“I LIKE it but I just don’t know if it’s my PASSION.” Finding a life’s passion was a theme for some of our early (and recent) discussions at the Venus meetings. Our dissections of this topic have had an urgency to them. After all, we are now officially in the second half of our lives and we don’t want to waste a single second. We spent a lot of time in the first half working and building career and family life. Now we want to “find our passion.”
I’ve been musing more about this lately. And it seems to me, we don’t need to find our passion, necessarily. Passion sounds huge, momentous, important and weighty. We had questions galore about the passion quest: Where do we look for it? How do we know when we’ve found it? How much of a commitment do we make to it.
A passion should by definition be GRAND. Or should it?
What if we just had a lot of little passions, small pastimes we enjoyed and delighted in like gardening, biking, and wine-tasting (in Beej’s case) or photography, hula, and golf in mine. More like passionettes. That would sure take the pressure off – finding the ONE special thing that we not only are in LOVE with (read passionate about) but are willing to abandon ourselves to and actually become good at doing or performing. How about we just fall in like (and out if that’s how it works.)
If we were to allow ourselves full access to our delight in our small “likes” rather than that one great LOVE or passion, might we then be able to relax into pure joy and contentment? And in so doing, discover that our real passion is LIFE?
I’m not sure, but I feel so much more comfortable and “full” when I look at my passionettes in this way. I’ll likely never be a good golfer, but I really like it. I don’t want to golf every day or obsess about my score. I just want to get outside, breathe fresh air, hit some pretty shots and maybe break 100 now and again.
I love hula – it’s my spiritual practice as well as a dance. And a crossroads has opened before me – do I want to go further and become a teacher? And the answer would likely be yes if it was my ONE PASSION. If I’m honest with myself, I’d have to say it is not. I can go to church and worship without needing to become a minister.
This past week, I’ve been indulging in my photography passionette. Jack Davis (of the Photoshop WOW books) taught a class here on Moloka`i, Hawai`i with my handsome hubby Dewitt Jones. I’ve been reveling in taking photos with no real goal or endpoint in mind – just pure pleasure
In fact, now that I’m no longer looking at photography as something “serious” or my passion, I’m experiencing way more fun and freedom. And my favorite camera? My iPhone – because with all the cool apps, I can shoot, collage, and push the creative envelope to my heart’s content, no holds barred. (Check out my Digital Diva and Digital Diva / Digital Dude iPhone art sites.)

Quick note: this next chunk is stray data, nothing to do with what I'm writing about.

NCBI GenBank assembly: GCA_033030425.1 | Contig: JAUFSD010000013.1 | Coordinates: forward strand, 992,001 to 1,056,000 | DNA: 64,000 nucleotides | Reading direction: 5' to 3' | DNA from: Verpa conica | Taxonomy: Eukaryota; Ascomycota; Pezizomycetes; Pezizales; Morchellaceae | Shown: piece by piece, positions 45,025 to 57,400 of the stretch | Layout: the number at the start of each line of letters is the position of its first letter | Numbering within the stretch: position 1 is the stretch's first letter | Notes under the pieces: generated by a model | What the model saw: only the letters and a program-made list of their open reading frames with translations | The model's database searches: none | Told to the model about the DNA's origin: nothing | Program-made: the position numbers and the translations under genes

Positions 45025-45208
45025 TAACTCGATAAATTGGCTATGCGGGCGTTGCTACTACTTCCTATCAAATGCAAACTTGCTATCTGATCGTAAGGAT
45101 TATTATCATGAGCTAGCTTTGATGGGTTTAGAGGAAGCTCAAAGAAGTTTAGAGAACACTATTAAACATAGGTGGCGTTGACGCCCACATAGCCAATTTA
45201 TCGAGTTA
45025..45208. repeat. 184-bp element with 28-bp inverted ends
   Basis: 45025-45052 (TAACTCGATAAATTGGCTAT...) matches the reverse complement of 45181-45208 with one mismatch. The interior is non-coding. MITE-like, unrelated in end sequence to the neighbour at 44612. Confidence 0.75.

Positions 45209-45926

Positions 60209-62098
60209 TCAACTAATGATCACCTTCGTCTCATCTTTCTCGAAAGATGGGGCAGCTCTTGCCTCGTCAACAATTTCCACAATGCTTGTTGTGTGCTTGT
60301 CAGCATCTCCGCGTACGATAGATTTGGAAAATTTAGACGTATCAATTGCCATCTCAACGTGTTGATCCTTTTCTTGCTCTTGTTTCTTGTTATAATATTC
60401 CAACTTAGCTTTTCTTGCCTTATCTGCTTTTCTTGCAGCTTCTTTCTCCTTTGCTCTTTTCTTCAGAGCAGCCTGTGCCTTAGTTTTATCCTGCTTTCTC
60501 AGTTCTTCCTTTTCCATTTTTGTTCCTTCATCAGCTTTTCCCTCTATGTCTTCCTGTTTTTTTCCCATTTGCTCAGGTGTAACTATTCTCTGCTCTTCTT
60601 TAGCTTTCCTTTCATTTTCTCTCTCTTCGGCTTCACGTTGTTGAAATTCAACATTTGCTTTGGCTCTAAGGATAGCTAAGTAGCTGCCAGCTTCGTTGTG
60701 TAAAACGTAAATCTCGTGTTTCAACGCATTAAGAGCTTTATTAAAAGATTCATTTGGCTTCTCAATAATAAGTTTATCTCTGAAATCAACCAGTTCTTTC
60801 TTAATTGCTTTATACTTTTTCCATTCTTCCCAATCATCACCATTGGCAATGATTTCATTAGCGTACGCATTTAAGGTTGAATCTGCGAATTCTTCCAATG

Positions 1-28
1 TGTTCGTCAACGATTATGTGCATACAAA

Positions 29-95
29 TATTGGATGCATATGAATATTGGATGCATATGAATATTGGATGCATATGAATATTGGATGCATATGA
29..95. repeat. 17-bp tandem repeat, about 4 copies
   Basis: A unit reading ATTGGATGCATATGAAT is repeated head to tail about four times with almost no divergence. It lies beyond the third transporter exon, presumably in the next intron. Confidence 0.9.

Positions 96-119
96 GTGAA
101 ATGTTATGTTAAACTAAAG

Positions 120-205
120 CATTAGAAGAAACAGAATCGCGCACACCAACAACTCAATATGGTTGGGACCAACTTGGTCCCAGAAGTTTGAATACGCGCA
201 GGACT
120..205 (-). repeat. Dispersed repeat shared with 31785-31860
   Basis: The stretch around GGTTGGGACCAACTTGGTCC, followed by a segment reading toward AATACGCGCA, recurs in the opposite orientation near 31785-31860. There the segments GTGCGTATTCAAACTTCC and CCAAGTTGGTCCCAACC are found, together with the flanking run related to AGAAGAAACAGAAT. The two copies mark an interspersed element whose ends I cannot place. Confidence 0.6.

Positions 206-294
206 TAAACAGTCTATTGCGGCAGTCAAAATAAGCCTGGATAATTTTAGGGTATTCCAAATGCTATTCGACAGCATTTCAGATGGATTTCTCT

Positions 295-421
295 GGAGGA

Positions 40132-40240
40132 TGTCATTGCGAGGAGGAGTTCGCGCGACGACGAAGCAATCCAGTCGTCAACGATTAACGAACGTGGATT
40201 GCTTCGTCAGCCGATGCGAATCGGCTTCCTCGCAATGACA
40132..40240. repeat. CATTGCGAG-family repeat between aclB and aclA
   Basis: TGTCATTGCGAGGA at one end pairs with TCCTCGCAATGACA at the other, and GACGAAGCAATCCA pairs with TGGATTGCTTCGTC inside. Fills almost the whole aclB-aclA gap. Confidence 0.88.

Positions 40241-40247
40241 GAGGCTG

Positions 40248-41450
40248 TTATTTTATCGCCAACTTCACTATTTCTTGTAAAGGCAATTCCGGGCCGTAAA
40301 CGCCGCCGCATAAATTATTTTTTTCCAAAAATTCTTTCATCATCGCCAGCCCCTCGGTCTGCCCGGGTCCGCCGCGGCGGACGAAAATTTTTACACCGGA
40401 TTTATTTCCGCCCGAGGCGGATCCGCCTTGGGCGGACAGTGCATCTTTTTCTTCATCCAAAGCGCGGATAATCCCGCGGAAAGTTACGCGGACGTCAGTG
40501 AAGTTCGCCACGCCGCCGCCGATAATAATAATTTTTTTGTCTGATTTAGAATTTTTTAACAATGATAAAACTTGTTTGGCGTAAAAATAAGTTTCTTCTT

So I’ve given up looking to find my PASSION. When I have family, good friends, and my small but vibrant passionettes, nothing is missing. Nothing at all.
Life then appears as the passion. Enjoying every *day*, following our intuition as to what we do for love.
I recall a Spiritual Guide asking me the question: What is the first thing you see when you wake up?
Hummm… The ceiling, the pillow, the color of the walls, the leaves, trees, birds… etc..
And he responds.. Don’t you see life? When you went to sleep you closed your eyes and died. We are reborn every time we wake, he said. When we wake, we enter into a new life.
So it is… perhaps.. a new life… a new passion… one awaiting a time to simply be.
Loved this topic, my inner critic and I have been hashing this one out for days after reading it….
Your term “passionettes” is a very effective way of dealing with those nagging thoughts that keep us from enjoying the beauty and pleasure in our daily lives, the ones that scream “Why aren’t you doing anything IMPORTANT?” Sadly, those of us who are over achievers by conditioning, not choice, really have issues with this.
This business of “finding your passion” has been quite a topic of discussion in my circle for the past 5 years. Several of us have felt a sincere inner need to find a new path that will be a driving force for our lives.
As we meandered along, seeking “IT” we’ve managed to learn a lot of new things, meet new people, and grow. Yet we continued to feel unfulfilled and kept grasping at one idea after another in search of THE THING, “Our Thing” as we called it. Alas, like a butterfly, chasing it causes it to become elusive, but while sitting still, it casually alights upon us.
That’s how I think about this entry you have written: Things take time, and as we are evolving, we need to be content with who we are, where we are, and what we are doing to experience the inner peace we need to be able to listen to the quiet voice within us that already knows the answers.
We need to be patient as our personal “quilt” is stitched from our life experiences, making us the unique being that we are, with our very special gifts.
We need to suspend judgement of ourselves, and accept that not all things need to feel hard to be an accomplishment. Things that feel too easy to us (because it is our gift, or feels fun) get discredited. We think we have to suffer, or we aren’t making progress.
In my case, after years of being in the healing sciences and living in the realm of academic accomplishments, I have followed my dream of being a full time artist. I now have a renewed sense of purpose: I create beautiful things that make others feel good in body and soul, and I try to make the world a more beautiful place.
Somebody’s gotta do it! Why not me?
Just keep enjoying all those passionettes! If you are destined to have an “IT”, IT will find YOU. Not the other way around, in my opinion.
Love and blessings to all….